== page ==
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A CurtainUp London Review
The post-industrialist, tarnished metal set, designed by Ti Green, is characterised by stylised ruggedness. Electrics crackle and hiss to great effect and the stage is often immersed in menacingly atmospheric smoke. Reflecting the production's roots in the RSC's mobile theatre tour, this pseudo-unfinished style includes sound technicians onstage and cast members constructing the set or carrying on extra lights. With further metatheatrical flair, the audience are addressed as the Roman mob and upbraided for wearing their "best attire". Video cameras and a projection screen are used with sophisticated visual rhetoric: from propaganda films of Caesar embracing children to graphic close-ups of his wounds.
This anonymously modern version could be, although is not necessarily, set in Putin's Russia. Similar to his recently written play The UN Inspector, David Farr here explores the problem of fallible or self-interested men who also wield immense power over the lives (and deaths) of the masses. However, the ambiguity of Shakespeare's text is fully teased out and no single character emerges as an unconditional villain or hero. The only straightforward indictment is aimed against the senseless carnage of war. After a viciously cruel murder, Cinna the unfortunately named poet (Andrew Melville) is strung up with his torn-out tongue gruesomely displayed. He is left hanging onstage during the triumvirate-to-be's executive, laptop co-ordinated bartering for political deaths. Cinna then leaps down for some morbid cabaret, singing "It's war, it's war, it's gore galore," accompanied by two camouflage-clad babes.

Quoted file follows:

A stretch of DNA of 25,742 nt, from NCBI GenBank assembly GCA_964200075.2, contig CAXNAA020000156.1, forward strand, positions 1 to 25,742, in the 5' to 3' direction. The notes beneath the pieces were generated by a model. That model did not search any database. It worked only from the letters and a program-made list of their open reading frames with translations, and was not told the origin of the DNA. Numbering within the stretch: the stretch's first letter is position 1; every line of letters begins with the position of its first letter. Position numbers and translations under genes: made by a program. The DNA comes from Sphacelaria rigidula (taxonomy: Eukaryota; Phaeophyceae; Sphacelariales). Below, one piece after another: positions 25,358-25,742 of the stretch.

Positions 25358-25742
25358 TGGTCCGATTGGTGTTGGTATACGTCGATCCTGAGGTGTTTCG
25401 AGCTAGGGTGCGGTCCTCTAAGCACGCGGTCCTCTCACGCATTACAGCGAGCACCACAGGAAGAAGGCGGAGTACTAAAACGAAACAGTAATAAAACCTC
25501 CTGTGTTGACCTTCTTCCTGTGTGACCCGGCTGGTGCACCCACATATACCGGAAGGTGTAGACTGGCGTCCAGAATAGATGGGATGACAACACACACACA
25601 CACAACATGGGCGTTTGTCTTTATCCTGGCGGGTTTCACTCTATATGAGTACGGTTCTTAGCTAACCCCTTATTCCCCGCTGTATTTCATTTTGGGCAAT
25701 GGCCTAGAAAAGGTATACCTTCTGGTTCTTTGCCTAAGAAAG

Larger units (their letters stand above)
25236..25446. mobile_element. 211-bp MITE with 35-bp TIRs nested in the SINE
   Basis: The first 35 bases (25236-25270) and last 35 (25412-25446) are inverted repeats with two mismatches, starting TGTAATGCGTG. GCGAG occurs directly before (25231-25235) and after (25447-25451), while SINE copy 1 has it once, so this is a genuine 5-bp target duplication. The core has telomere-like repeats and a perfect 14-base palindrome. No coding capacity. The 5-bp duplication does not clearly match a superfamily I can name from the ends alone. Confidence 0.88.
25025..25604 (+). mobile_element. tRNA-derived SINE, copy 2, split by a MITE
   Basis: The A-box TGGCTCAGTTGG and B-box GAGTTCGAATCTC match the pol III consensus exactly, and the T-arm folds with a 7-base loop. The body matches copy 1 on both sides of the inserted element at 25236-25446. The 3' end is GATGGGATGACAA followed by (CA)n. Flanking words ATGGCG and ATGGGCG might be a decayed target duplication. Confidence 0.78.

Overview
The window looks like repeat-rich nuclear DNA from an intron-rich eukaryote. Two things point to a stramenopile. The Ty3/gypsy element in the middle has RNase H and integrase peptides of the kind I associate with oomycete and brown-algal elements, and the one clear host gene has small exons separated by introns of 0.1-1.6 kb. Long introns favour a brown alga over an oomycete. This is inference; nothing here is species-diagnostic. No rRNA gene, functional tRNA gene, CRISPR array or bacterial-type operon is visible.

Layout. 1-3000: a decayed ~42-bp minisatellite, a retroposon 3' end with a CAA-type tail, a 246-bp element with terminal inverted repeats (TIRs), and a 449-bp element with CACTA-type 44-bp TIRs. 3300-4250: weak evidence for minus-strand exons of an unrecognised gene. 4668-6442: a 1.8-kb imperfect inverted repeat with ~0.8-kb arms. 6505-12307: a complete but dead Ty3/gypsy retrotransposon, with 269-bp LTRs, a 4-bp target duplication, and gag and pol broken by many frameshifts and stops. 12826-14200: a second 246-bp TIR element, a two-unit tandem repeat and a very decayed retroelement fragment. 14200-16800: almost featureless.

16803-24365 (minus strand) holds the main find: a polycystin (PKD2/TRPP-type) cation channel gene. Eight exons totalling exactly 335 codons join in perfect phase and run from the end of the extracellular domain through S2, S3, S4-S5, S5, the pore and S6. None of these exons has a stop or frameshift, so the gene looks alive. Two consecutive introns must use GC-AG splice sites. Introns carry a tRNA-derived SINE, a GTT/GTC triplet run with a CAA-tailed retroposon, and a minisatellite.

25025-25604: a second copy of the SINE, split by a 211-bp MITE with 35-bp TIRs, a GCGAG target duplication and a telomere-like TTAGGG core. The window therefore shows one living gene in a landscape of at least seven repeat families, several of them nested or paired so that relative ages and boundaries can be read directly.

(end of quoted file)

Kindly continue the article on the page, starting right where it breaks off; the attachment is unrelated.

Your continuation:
David Farr's direction combines this innovation with excellent acting and sharply individualised characters within an ensemble cast. Adrian Schiller is superb as a sinewy, circumspect and compelling Cassius. His piercing, lingering stares are part of his persuasive machinations while his level tones expertly naturalise the Shakespearean language. Equally outstanding was Gary Oliver as Mark Antony whose Iago-style bluffness masks scheming expertise. After convincing the assassins to spare his life, he coughs as if vomiting up the bile of his deceit and flattery, only to predict in chilling terms the horrific human cost of the civil war he will instigate.
Christopher Saul is a formidable Caesar, with physical bulk and a mercurial temper. Angrily authoritative and susceptible to reminders of his greatness, he downs multiple shots of espresso. His brutal death scene was full of suspense and closely fought, with a Caesar who seems as if he might just escape his fate. Zubin Varla's Brutus is anguished and neurotically twitchy, but also impervious to the death-toll implications of his ideals and actions.
This explosive and violent rendering is provocative and bloody, but also thrilling and inspiring. David Farr has invigorated an Elizabethan account of an ancient Roman scenario with fresh energy, grim violence and contemporary significance. We can only hope that he will continue his tenure of the Lyric with similarly dynamic and exciting projects.
Retold by Tina Packer of Shakespeare & Co.
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